A series of commonsense measures to fight illegal immigration in Georgia will take effect Jan. 1.
The measures -- that Georgia legislators enacted last May -- promise to reduce the diversion of jobs to illegal aliens and to stem the provision of government benefits to those who are in the United States illegally.
Here are some of the basic provisions of the Georgia law:
n Starting Jan. 1, agencies that handle taxpayer-funded benefits will require that applicants for those benefits provide a valid document showing they are lawfully present in the country. (Frankly, it seems inconceivable that up to now, people have been able to obtain government benefits without providing such documentation.)
n Also after Jan. 1, employers with at least 500 employees will be required to use a quick, simple system -- called E-Verify -- to confirm that job applicants are lawfully eligible to work in the United States.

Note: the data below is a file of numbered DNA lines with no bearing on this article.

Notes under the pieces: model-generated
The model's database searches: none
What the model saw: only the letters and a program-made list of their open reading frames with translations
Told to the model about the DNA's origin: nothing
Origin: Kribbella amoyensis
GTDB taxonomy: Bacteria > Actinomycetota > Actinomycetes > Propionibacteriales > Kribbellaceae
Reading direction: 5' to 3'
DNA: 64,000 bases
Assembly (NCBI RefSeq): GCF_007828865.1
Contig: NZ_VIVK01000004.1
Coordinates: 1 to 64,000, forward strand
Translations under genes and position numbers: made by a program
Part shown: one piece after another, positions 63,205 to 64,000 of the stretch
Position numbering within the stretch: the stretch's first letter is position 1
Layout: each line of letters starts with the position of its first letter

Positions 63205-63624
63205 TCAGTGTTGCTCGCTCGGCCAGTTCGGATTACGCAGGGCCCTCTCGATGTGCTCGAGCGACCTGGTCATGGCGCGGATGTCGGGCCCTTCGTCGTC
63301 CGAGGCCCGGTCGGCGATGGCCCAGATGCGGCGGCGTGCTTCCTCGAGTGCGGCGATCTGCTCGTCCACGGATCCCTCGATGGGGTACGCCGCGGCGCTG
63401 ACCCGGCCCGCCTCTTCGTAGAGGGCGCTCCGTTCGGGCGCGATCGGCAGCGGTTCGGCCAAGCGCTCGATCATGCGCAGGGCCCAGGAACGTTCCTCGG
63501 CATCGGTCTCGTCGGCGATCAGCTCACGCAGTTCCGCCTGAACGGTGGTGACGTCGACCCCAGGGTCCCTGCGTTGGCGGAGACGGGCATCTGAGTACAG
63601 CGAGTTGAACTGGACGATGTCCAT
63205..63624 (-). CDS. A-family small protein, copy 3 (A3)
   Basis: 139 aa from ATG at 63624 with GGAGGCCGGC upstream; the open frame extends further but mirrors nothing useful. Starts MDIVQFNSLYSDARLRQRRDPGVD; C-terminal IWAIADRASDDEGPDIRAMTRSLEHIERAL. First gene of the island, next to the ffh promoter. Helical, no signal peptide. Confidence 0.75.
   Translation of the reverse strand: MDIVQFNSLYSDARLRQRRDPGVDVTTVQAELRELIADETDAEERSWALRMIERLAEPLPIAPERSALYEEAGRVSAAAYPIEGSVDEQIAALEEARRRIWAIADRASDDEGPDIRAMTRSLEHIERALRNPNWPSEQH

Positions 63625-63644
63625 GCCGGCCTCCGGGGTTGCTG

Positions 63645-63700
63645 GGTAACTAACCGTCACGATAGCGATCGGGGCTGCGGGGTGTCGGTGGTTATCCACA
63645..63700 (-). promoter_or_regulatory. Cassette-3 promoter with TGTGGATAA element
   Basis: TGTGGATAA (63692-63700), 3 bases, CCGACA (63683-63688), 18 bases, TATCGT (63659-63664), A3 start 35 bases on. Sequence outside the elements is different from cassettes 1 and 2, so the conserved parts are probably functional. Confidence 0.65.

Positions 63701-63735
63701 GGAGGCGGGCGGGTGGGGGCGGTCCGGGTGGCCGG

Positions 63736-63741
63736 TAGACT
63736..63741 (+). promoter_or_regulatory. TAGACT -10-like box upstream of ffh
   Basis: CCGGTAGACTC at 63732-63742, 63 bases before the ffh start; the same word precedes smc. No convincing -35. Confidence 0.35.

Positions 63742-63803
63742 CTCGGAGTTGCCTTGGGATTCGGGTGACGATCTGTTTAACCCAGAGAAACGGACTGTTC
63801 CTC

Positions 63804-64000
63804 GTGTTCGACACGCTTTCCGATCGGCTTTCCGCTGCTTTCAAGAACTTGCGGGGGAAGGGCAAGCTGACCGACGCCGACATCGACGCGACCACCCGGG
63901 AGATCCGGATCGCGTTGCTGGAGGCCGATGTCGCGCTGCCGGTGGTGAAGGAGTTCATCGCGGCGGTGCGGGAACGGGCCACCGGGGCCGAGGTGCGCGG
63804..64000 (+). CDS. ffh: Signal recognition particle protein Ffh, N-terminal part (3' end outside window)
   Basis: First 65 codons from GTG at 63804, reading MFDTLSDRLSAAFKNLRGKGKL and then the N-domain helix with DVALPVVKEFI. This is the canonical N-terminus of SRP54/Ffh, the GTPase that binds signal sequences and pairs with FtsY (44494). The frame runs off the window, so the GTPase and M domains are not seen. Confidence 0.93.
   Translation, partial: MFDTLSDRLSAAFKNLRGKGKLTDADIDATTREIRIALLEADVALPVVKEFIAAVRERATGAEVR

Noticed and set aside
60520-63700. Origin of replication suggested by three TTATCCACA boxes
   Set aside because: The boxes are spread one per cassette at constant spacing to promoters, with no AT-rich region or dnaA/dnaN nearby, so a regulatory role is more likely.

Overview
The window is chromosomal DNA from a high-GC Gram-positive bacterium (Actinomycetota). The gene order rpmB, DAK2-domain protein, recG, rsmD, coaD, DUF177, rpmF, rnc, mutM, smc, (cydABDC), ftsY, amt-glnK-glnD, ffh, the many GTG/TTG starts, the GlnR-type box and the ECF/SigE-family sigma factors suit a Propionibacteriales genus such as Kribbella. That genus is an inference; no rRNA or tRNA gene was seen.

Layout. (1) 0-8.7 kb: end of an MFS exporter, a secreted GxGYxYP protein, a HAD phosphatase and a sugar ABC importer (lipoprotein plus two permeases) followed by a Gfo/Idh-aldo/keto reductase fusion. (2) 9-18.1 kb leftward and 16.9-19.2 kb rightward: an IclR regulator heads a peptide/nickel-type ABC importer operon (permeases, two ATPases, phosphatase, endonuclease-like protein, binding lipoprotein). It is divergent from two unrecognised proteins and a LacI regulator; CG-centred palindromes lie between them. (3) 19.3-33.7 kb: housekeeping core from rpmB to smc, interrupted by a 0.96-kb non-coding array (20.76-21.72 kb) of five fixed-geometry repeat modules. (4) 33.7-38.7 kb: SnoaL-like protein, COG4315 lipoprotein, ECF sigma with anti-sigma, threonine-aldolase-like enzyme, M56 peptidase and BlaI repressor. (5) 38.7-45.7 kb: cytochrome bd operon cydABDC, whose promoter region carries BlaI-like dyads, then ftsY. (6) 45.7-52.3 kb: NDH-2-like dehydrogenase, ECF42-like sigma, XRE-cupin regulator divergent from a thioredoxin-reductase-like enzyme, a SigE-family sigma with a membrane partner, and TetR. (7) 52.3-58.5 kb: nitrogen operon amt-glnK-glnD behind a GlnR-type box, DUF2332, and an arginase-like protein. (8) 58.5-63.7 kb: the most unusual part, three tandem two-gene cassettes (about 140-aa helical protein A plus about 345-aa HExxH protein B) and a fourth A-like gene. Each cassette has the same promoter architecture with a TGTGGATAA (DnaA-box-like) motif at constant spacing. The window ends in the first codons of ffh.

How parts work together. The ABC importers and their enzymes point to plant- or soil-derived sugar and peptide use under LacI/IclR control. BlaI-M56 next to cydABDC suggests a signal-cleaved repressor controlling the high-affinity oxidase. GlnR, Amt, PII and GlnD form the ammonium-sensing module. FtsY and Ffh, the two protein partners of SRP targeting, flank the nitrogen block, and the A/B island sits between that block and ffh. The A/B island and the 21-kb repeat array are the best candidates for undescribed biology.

n On July 1, 2012, the mandatory use of E-Verify will expand to employers who have at least 100 employees, and it will expand again a year later -- on July 1, 2013 -- to companies that have more than 10 workers.
A few other provisions of Georgia's law unfortunately have been put on hold by a federal judge. But it is encouraging, nonetheless, that at least some parts of the law will be taking effect soon -- to the benefit of Georgia's taxpayers.